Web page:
NAO pans Whitehall shared services centres programme
"Programme is not progressing as planned" and "has not achieved value for money to date", says spending watchdog
The National Audit Office (NAO) has strongly criticised the government's shared service centre programme, saying it has not so far achieved value for money.
The watchdog, in a critical report , said that while the two centres have led to some savings, those savings of £90m have been outstripped by investment costs of £94m, and in the NAO's words, "the programme is not progressing as planned."
The Cabinet Office has responded to the report, saying it welcomes its publication, and will consider its recommendations for government.
The report says that the government signed contracts with two private sector companies (arvato UK Ltd and Steria Ltd) to operate the centres, initially known as ISSC1 and ISSC2. These began providing outsourced services to participating departments and arm's-length bodies in 2013. Staff working in the Department for Transport's (DoT) existing shared service centre were transferred to arvato. Staff in other departments joined Shared Services Connected Limited (SSCL), a new joint venture company that was 75% owned by Steria and 25% owned by the Cabinet Office)
The NAO pointed out the context that the government's 2015 spending review had reinforced the need for departments to reduce costs and free up resources from back-office functions to provide better front-line services. Central government, the NAO said.has long pursued shared service centres as one way of providing such savings and transforming the delivery of back-office functions.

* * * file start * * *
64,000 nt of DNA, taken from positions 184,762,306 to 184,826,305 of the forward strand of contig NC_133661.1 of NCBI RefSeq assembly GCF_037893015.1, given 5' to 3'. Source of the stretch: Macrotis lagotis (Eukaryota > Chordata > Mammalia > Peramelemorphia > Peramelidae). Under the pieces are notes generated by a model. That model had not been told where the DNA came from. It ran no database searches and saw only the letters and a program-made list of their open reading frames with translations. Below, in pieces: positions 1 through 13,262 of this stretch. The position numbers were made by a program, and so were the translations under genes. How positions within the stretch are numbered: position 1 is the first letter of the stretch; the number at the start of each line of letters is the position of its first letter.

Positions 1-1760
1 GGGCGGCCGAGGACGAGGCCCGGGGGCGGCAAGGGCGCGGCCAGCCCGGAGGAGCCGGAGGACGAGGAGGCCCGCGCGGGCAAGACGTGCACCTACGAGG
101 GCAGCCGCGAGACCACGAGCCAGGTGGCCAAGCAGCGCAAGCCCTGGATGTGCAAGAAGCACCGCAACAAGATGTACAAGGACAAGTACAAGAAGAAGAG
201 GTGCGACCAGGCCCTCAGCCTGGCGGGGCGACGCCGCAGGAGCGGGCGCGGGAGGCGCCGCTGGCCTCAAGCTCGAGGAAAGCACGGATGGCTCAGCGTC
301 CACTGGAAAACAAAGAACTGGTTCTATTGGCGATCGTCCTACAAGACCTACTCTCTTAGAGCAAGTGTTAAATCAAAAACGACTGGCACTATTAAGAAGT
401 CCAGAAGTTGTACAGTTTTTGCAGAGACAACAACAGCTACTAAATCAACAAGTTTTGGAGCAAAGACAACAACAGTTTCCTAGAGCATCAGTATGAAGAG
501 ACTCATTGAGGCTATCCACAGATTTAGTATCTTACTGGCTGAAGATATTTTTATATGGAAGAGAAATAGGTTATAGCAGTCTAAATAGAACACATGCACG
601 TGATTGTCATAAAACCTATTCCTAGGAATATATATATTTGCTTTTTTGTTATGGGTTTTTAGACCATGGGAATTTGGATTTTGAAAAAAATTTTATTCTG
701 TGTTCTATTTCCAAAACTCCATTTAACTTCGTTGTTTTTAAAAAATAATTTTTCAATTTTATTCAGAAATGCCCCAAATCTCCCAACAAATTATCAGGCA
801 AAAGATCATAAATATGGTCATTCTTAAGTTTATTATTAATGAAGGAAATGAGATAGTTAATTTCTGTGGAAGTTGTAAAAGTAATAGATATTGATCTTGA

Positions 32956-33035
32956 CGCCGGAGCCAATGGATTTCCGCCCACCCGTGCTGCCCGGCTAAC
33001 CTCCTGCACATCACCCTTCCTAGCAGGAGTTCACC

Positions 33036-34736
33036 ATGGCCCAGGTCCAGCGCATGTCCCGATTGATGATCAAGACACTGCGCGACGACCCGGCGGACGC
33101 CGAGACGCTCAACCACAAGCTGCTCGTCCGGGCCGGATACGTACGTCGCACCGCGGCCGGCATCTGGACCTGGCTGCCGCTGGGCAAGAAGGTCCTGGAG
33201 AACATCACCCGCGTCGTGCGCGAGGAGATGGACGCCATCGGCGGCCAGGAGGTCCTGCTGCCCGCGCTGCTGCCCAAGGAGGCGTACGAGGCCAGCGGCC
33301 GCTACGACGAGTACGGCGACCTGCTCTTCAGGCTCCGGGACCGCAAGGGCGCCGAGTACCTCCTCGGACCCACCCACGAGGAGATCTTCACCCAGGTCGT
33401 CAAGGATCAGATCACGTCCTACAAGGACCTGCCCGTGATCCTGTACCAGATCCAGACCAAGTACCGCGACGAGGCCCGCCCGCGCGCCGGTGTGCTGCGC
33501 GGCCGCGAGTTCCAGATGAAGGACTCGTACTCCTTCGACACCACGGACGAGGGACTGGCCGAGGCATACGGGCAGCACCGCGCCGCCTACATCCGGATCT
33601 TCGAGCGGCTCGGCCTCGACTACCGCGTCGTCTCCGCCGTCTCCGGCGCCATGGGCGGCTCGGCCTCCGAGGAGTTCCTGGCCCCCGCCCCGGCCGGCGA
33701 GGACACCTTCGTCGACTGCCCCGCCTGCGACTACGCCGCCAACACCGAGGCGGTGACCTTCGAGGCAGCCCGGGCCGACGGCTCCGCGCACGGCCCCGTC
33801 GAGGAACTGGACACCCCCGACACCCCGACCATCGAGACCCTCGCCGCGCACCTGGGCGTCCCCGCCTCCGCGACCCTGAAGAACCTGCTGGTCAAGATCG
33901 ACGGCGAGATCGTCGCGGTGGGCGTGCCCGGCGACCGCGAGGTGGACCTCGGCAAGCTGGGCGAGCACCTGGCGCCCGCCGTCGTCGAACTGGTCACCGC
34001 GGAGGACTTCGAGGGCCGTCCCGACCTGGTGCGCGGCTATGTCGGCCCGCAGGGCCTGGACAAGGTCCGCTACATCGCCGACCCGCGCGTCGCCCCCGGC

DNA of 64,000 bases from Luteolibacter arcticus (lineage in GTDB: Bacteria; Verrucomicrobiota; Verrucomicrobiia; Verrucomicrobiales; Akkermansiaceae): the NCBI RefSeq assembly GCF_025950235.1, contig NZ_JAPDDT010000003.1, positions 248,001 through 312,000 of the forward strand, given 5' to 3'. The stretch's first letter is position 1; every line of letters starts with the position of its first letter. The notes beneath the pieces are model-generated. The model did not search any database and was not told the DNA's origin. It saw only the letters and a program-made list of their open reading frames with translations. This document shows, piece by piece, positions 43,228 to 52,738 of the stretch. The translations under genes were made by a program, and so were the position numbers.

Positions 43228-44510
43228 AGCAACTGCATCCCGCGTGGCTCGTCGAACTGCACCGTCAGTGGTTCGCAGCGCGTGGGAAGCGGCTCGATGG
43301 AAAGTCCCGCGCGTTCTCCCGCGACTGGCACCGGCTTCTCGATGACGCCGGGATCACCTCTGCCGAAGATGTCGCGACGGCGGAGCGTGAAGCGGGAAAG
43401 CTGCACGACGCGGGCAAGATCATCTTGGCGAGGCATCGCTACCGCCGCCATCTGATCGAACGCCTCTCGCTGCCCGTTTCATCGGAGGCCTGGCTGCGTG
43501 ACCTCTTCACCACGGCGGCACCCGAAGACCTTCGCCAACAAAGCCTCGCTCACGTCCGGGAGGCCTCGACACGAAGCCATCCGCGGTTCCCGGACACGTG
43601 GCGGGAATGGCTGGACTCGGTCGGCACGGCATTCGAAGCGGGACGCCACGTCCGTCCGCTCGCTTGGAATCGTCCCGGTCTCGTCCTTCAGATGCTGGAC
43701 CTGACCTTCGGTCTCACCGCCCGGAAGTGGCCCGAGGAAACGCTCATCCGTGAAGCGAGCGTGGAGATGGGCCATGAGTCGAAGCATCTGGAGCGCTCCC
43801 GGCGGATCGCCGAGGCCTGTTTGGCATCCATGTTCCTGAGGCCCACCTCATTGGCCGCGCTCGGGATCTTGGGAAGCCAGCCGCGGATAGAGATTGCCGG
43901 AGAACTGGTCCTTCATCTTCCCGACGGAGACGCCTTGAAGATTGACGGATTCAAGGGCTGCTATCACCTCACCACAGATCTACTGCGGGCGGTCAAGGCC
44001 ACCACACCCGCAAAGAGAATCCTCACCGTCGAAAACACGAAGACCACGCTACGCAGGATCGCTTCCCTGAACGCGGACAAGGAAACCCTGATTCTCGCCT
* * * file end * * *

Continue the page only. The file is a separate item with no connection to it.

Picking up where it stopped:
Typically, the private sector and local authorities typically claim over 20% savings on annual running costs from using shared service centres. They break even on their investment costs in less than five years.
The NAO found that most departments that had planned to outsource functions to the two test centres have successfully done so.The £94m of costs incurred comprises £69m for business change activity and £25m paid by SSCL customers to develop a single operating platform to replace individual departmental systems.
But the £90m savings are actually less than the £128m a year originally forecast because some departments have not outsourced and transformed their back office functions as planned. The Cabinet Office currently estimates that the two contracts will generate savings of £484m in total by 2023-24 at a cost of £159m.
The NAO points out that in order to achieve the planned savings, departments were required to transfer their existing back-office functions to one of the two independent shared service centres, along with a migration of all customers to a single operating platform where systems and processes would be standardised. The report found, however, that due to delays in designing, building and testing the systems, only two of the 26 planned customers have joined a single operating platform. On one of the centres, four customers have exited their contracts.
In addition, costs have also increased significantly for both the customer departments and the suppliers of the shared service centres as a direct result of the delays. The increased cost to customers is mainly down to maintaining and extending the life of existing and ageing systems. Departments have also been unable to deliver further efficiencies from improving their back office processes, which the strategy had estimated to be in the region of £172m to £272m a year.